Figure 4.15. Principals’ formal education, including leadership training
Percentage of lower secondary education principals who report having received leadership training in their formal education

Notes: The leadership training index was constructed from the following variables: i) school administration or principal training programme or course; ii) teacher training/education programme or course; iii) instructional leadership training or course. Responses indicating “never” were coded as zero (0) and responses indicating that the training had occurred “before”, “after” or “before and after” were coded as one (1). Each respondent’s codes were summed to produce the following categories: 0 (no training), 1 (weak leadership training), 2 (average leadership training) and 3 (strong leadership training).

Select countries presented in the figure represent a mix of Southern European peers, Portuguese-language diaspora (Brazil) and high-performing Asian systems. TALIS average represents 31 participating countries with comparable data. Countries are ranked in descending order, based on the percentage of principals who received strong leadership training in formal education.

Source: OECD (2014), TALIS 2013 Results: An International Perspective on Teaching and Learning,, Table 3.11.

In addition to limited pre-service development, Portuguese leaders have access to minimal ongoing professional development for the purposes of developing instructional leadership capacities. This challenge was first highlighted at the time of the OECD Review of Evaluation and Assessment in Education: Portugal (Santiago et al., 2012[9]). The review team noted that skills for teacher appraisal were underdeveloped. Limited master’s programmes for educational evaluation existed. School leaders did not feel empowered to exercise their professional judgements of teachers’ skills. Evaluators did not have sufficient legitimacy in the eyes of evaluees. Finally, minimal training had been provided (Santiago et al., 2012[7]). All these problems continue to exist at the time of this review, with the added challenges of school leader turnover since the first round of evaluation training and limited implementation of teacher evaluation procedures as a result of career progression being frozen.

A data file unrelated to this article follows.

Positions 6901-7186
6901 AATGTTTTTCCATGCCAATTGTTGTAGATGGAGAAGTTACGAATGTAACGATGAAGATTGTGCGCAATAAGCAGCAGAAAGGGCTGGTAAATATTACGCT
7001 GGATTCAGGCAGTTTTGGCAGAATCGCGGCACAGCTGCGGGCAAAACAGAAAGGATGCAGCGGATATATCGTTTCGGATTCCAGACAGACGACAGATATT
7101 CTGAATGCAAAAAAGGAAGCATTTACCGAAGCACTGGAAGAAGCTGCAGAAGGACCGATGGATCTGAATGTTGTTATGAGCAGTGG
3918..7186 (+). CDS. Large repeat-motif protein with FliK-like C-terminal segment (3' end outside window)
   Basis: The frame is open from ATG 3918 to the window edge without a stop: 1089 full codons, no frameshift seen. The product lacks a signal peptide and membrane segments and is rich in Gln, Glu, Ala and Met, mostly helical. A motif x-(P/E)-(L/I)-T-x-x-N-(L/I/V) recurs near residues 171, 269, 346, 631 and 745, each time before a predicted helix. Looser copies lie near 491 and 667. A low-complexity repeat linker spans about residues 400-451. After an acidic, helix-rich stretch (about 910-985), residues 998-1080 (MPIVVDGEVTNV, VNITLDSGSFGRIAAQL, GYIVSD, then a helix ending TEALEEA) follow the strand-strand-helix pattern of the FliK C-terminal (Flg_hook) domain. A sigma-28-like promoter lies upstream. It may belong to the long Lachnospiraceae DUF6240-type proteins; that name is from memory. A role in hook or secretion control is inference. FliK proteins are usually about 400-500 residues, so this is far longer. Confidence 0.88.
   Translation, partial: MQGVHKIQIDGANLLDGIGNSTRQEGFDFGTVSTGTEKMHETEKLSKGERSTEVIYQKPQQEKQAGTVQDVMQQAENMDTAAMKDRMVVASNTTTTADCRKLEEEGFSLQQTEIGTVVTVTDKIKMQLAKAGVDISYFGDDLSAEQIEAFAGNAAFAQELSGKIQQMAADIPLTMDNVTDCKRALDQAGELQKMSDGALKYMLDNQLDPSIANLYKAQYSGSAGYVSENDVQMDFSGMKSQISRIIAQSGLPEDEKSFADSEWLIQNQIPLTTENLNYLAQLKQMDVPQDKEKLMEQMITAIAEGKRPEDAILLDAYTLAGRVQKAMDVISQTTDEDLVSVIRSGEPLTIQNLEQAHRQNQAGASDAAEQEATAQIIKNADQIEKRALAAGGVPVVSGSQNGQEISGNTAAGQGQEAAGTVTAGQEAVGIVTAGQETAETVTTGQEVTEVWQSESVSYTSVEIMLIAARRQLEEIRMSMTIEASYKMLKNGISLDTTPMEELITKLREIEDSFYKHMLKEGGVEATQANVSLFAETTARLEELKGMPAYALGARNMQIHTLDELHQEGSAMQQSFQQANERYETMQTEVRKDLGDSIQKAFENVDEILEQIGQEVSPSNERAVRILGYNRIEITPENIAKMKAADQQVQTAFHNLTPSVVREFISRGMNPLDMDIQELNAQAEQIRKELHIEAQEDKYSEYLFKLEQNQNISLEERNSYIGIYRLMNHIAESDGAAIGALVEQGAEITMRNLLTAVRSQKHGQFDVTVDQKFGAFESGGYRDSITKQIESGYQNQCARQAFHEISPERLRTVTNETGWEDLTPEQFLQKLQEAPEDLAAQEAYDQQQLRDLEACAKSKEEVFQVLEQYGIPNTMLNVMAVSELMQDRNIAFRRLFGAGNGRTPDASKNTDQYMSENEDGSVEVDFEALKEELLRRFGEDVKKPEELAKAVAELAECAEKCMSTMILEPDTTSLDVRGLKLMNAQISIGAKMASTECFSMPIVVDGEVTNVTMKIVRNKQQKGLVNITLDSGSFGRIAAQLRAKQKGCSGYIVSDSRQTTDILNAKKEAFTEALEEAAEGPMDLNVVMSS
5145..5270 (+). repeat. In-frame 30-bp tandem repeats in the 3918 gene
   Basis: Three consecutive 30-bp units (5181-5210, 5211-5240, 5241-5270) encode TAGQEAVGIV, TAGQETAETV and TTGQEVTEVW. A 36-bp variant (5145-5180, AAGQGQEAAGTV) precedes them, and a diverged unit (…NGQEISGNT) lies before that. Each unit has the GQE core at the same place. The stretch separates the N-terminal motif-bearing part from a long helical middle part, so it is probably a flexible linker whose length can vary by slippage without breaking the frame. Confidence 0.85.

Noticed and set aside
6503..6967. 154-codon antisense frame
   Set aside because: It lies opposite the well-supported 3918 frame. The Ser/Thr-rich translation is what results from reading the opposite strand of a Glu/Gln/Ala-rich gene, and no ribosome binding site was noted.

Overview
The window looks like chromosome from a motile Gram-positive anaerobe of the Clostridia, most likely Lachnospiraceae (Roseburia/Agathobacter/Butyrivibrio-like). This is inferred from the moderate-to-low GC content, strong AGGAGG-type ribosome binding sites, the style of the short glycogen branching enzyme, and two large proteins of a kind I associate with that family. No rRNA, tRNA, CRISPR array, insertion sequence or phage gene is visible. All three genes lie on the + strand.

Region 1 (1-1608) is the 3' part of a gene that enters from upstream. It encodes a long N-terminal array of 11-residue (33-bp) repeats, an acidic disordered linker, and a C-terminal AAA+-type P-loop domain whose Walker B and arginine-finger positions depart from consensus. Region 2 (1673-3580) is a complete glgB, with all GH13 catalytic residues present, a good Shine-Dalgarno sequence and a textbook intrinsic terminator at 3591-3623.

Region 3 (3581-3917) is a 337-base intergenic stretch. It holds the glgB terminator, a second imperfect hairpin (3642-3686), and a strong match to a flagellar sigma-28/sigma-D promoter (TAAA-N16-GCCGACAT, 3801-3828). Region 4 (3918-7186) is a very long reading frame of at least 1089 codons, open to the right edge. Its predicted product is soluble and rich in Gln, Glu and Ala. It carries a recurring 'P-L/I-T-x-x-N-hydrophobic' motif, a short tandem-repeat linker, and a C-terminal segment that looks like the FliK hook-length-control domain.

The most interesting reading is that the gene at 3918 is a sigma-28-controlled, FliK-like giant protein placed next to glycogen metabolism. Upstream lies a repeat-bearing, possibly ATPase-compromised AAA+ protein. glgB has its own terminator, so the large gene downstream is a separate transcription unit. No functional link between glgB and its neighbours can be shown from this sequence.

Portuguese school leaders report limited opportunities for professional learning. They collaborate with other school leaders at lower rates than the TALIS average (Figure 4.14) and less than 11% participated in a professional network or mentoring activity compared to a TALIS average of 51.1%. 23.5% of Portuguese lower-secondary principals did not participate in any professional development in the past 12 months (TALIS average: 9.5%) (Table 3.14 in OECD (2014[6])). Thus, both prior to and during their career as school leaders, Portuguese principals have little opportunity to grow in their knowledge and skill sets.

Policy recommendations

Reconsider teacher career structure to respond to shifting teacher demographics

The average age of Portuguese teachers has increased substantially over the past decade, resulting in an above-OECD average, and in particular a large proportion of teachers over the age of 50, with almost no teachers under 30. The increasingly older profile of teachers has both financial and educational implications. From an educational standpoint, students may suffer from not being exposed to a range of teacher profiles during their educational trajectory. A large body of evidence indicates that teachers improve their effectiveness tremendously in the first years of their career but they improve only marginally (if at all) after five years or so (Rockoff, 2004[33]; Rivkin, Hanushek and Kain, 2005[48]; Harris and Sass, 2011[49]; Wiswall, 2013[50]). Though debate persists about the extent of the flat-lining of teachers’ productivity and is subject to methodological specifications (Papay and Kraft, 2015[51]), teachers with more experience are incontrovertibly costlier to employ. Recent increases in the Portuguese age of retirement as part of its austerity measures were intended to reduce the country’s pension commitments. Portugal now has the third highest standard retirement age in the OECD at 66.2 years (Figure 3.8 in OECD (2017[52])) and it is projected to grow to 68 for a 20-year-old entering the labour market in 2016. These shifts will exacerbate the monochromatic, older profile of Portuguese teachers and continue to impose strains on the educational portion of the state budget.